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First for East as hospital uses pain relieving motion sensor technology
The neurostimulator implant treats treats chronic neuropathic pain in the arms or legs using Spinal Cord Stimulation (SCS). This is where mild electrical pulses are delivered to the spinal cord to mask the bodys pain signals and replace them with a tingling sensation.
The neurostimulator is the first in the world to use an accelerometer the motion-sensing technology found in an iPhone or Wii remote. It senses a change in the patients body position or activity level and automatically adjusts how much pain relieving stimulation to deliver. For example, if the patient is lying on their back then a lower stimulation will be delivered, but if they are lying on their front then a higher-dose will be delivered.
Until now patients have only been able to use devices that deliver pre-set levels of constant stimulation which meant they had to frequently change their pain-relief settings manually whenever they changed position or activity. This often led to Spinal Cord Stimulation users experiencing broken sleep due to inadequate pain relieving stimulation.
The Medtronic device, called a RestoreSensor, was designed in the US and features technology that uses the force and direction of the Earths gravity to sense the patients position. It also houses its own black box which records and stores the frequency of the posture and activity changes. This data, available for the first time in a SCS device, helps the clinician know whether the patients activity level and individual stimulation requirements are changing over time.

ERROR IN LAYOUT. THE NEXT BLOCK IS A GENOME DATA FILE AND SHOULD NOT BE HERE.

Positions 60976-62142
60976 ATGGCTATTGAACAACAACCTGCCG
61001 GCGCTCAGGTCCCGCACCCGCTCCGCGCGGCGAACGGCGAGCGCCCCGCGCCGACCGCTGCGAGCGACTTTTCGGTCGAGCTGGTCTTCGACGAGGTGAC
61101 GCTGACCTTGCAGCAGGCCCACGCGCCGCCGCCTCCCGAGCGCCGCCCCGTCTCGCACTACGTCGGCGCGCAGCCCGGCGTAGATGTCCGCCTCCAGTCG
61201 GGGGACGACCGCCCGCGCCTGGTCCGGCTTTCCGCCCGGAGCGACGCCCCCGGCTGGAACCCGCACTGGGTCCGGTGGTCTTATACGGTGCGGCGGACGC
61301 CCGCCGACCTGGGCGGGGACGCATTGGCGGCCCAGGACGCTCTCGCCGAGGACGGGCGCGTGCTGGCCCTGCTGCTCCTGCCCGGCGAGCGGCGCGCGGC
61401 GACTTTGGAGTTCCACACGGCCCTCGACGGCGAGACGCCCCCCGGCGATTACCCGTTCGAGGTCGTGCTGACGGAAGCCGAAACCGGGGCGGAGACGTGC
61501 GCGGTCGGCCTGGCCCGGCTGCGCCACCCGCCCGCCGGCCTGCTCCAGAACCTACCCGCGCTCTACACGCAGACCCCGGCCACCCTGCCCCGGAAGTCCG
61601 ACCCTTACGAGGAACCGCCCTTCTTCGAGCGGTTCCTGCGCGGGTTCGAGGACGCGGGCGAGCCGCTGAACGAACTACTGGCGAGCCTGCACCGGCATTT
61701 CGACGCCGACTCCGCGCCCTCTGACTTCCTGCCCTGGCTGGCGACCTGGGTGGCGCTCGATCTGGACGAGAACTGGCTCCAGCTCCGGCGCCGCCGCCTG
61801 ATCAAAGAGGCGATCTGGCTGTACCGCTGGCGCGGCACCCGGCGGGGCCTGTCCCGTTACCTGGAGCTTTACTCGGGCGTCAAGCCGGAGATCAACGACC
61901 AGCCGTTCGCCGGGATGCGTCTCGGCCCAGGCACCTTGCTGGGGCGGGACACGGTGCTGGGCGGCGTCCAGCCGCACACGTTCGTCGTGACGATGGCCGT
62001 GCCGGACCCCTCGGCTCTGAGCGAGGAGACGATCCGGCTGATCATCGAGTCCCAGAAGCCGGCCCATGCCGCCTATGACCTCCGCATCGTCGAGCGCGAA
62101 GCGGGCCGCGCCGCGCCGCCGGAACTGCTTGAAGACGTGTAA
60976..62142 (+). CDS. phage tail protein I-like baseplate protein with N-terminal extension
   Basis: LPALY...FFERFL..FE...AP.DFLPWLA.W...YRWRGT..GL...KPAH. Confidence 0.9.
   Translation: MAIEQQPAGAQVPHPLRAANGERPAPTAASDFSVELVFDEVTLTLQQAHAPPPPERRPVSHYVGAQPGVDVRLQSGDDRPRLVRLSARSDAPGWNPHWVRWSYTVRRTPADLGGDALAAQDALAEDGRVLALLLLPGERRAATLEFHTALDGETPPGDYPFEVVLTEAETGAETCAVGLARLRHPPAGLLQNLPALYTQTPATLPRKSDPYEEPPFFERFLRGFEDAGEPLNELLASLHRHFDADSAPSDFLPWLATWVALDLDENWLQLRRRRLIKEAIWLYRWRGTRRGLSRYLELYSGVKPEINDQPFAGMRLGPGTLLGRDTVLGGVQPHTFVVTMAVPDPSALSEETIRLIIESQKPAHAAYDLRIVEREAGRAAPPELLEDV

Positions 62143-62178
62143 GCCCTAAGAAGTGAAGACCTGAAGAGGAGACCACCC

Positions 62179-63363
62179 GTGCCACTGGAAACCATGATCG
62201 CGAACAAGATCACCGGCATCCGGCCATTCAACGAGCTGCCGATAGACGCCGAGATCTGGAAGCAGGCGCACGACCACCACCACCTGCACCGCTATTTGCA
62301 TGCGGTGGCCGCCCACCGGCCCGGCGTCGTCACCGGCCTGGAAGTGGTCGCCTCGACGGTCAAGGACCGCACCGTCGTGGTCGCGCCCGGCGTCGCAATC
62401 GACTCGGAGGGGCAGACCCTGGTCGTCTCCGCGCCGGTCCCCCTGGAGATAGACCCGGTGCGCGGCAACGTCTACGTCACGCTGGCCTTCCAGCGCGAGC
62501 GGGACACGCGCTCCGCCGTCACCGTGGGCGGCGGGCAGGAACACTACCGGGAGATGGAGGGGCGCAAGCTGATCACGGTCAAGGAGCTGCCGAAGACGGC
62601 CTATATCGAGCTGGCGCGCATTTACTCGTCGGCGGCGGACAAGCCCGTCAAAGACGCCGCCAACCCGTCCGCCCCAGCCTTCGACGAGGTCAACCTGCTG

Dr Jon Valentine, pain management consultant at the Norfolk and Norwich University Hospital, said: We are very lucky here at the Norfolk and Norwich to be able to provide this service to a group of patients who suffer upper and lower limb neuropathic pain, which is notoriously difficult to treat. RestoreSensor is a big step in the on-going development of these devices. By automatically responding to the patients position the device provides optimal stimulation irrespective of what the patient is doing at that particular time. Inserting the RestoreSensor into one of our patients early on in the introduction of the device into the UK is a healthy indication that the Norfolk and Norwich University Hospital and its Pain Management Centre are providing an up to date, contemporary service.
Ann Clark , 64, from Norwich, is the first patient in the region to benefit from this new technology. Mrs Clark, a grandmother and a retired nurse, has had a neurostimulator for the past decade but nothing as effective as the new implant. She said: "I feel very grateful to have had the opportunity to benefit from this new technology. Without it I just can't walk in the morning, it's been absolutely amazing. It interrupts the pain signals going from my back to the brain and to me it's like a miracle. It's a made a real difference to me as it allows me to be mobile. I'm even thinking of having a holiday for the first time in two years."
Notes to editors:
Spinal cord stimulation was approved for use in adults with certain forms of chronic neuropathic pain in October 2008 by the National Institute for Health and Clinical Excellence (NICE, TA159).
RestoreSensor is made by Medtronic, the global leader in medical technology. Visit: www.medtronic.co.uk
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